Typical scenario: New patient comes in, we do the health history, discuss a few things, I recommend a full blood panel work-up to get started. The patient quickly informs me that they already went to their doctor and the blood work was fine.

Fine? Then why do you feel the way you do and come in afflicted by x,y,z? Hmm. . .

Conventional Approach to Health

Conventional western medicine looks at things as black or white. You either have disease or you don’t. You’re either sick or healthy. If no evidence of disease can be found on lab work or other testing methods, you get a clean bill of health. But if that’s true, then why are you still symptomatic? Why are you gaining weight even though you’re dieting, or depending on coffee to make it through your day, or bloated and constipated? Why, if your blood work looks so good on paper, do you feel so bad?

Functional Medicine Approach to Health

A functional medicine approach looks at things very differently. Emphasis is on the subtle shifts happening in the body and how they all connect. It looks for underlying causes of symptoms and disease. You see, the body was’t designed to malfunction. So when something does go wrong, when a symptom pops up, when pain persists, when you really just don’t feel well, these are all clues that something is out of balance and these symptoms are your body’s cries for help. Symptoms were designed to let you know that something needs to be addressed. Functional medicine looks to uncover the real issues. In other words, we look at the gray area where you’re not necessarily considered sick by conventional medicine standards but you certainly aren’t functioning in optimal health and would really like that to change.

Conventional Look at Blood Work

You know when the results come back from your blood work and there are these ranges on the right hand side of the page that are considered normal for each marker? You either fall within the normal range, or you’re too high or too low. Have you ever wondered how they figured out what “normal” is? Basically, they run blood work on thousands of people who come through the lab, plot a bell curve of the results, and then take the middle 20% or so and consider that to be normal. But wait, would’t that mean that this “normal” range is just the average of all the sick people going to the doctor and having their blood tested? Yes, exactly! So normal does not equal health according to standard lab ranges. In addition, many of the markers will not shift (high or low) until your body is so far out of balance that true pathology is present.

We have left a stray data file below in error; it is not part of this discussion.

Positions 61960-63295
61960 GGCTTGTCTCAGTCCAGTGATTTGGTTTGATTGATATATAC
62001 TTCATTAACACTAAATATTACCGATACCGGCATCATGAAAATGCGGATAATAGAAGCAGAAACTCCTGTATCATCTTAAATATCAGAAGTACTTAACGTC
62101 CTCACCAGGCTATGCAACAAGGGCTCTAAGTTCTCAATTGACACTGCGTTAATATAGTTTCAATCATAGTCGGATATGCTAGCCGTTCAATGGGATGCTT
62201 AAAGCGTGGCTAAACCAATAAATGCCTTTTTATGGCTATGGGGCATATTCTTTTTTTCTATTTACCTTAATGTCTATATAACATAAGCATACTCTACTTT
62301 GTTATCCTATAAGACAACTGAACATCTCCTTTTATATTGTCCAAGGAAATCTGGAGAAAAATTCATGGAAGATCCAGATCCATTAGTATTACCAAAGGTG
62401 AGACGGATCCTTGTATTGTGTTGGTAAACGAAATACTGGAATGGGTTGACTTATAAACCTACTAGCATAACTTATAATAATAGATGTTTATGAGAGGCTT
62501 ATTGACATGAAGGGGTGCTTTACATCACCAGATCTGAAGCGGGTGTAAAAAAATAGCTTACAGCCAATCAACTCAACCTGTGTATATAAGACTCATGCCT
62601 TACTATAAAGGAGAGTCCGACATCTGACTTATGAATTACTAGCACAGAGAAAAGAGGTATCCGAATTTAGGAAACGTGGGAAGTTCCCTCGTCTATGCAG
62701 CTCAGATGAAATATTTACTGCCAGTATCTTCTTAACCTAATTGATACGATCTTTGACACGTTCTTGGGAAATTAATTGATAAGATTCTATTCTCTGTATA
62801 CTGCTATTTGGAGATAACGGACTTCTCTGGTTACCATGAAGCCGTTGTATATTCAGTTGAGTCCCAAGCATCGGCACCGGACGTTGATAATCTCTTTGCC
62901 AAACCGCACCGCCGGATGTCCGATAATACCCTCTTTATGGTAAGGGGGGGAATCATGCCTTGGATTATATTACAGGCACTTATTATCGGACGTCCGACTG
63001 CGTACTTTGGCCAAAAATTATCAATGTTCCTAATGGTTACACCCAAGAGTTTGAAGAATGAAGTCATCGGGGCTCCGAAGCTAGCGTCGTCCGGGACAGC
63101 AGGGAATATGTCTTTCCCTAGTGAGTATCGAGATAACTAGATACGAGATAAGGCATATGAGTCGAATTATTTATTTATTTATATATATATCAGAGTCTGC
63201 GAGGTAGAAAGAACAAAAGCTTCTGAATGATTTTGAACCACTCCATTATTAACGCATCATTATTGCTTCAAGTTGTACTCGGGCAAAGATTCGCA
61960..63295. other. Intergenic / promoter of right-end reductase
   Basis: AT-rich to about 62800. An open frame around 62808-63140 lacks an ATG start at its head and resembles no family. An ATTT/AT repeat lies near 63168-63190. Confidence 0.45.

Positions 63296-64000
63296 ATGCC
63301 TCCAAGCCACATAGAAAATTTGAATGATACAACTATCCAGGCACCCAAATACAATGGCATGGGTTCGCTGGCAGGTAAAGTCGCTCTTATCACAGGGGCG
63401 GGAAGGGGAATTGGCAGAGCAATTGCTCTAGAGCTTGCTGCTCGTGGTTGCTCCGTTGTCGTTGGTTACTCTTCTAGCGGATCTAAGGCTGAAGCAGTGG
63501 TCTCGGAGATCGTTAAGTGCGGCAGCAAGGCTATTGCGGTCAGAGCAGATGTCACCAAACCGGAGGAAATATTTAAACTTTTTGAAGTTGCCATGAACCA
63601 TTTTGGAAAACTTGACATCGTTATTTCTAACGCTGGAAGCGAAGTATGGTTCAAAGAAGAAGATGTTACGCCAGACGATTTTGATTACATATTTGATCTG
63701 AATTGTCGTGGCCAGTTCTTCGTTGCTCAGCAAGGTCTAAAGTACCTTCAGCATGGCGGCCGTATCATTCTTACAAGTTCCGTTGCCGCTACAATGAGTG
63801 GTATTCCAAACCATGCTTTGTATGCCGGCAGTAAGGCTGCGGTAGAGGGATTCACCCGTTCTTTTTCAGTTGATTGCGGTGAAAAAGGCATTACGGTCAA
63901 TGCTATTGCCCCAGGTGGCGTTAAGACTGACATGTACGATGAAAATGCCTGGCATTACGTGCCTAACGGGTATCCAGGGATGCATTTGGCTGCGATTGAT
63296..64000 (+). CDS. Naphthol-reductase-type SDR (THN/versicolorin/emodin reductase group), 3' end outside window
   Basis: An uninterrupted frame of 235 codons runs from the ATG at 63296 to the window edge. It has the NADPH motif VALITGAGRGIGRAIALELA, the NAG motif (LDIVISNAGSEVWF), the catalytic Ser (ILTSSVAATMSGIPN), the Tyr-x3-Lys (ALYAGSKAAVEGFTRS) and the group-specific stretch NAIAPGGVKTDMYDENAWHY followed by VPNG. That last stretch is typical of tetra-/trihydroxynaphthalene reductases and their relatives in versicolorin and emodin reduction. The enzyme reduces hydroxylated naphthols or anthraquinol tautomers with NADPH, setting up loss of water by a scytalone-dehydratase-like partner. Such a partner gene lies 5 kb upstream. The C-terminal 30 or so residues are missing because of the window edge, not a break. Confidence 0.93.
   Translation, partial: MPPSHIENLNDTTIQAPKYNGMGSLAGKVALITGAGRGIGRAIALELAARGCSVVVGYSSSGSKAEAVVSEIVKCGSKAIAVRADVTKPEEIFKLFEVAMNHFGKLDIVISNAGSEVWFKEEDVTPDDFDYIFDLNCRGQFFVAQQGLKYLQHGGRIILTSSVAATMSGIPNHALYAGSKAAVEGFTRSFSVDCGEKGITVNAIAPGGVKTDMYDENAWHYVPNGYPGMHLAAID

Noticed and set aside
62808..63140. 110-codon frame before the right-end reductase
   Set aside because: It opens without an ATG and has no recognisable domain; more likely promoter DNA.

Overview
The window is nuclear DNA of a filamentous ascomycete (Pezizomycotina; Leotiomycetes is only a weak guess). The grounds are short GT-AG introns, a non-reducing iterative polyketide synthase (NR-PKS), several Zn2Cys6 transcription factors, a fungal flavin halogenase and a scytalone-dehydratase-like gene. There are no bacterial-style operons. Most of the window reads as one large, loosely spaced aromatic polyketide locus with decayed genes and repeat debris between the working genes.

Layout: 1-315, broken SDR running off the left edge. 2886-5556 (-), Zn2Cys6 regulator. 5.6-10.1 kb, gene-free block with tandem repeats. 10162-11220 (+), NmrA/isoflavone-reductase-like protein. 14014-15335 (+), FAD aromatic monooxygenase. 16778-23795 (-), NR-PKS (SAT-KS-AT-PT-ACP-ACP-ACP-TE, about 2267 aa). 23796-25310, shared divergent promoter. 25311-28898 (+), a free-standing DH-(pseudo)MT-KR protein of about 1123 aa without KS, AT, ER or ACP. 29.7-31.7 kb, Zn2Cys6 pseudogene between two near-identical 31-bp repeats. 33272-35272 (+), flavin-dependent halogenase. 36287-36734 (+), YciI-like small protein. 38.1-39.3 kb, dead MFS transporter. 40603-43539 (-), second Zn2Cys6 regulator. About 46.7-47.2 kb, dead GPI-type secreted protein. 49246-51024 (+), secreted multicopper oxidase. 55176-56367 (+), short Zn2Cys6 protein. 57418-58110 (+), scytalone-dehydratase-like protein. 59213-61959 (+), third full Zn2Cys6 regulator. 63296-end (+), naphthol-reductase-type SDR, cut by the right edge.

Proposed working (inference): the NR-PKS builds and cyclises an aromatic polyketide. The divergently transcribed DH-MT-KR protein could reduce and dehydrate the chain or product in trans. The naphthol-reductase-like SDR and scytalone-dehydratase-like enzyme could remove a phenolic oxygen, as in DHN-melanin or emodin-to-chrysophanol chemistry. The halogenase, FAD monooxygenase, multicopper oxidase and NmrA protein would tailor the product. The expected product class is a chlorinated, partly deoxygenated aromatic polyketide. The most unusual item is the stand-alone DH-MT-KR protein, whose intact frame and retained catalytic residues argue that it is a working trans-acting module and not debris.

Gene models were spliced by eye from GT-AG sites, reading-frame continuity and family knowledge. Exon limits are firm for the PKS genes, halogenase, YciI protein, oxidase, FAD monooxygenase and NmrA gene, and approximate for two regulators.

A Functional Look at Blood Work

On the other hand, when we read labs from a functional standpoint, what we’re really looking for is that true optimal range of markers that reflects the healthy population. This is a more narrow range that is considered acceptable by conventional medicine which is looking for gross shifts that indicate pathology. And rather than looking at results as only too high, too low or normal, we consider the entire picture of the patient’s health as measured on a wellness continuum. I like to tell my patient’s,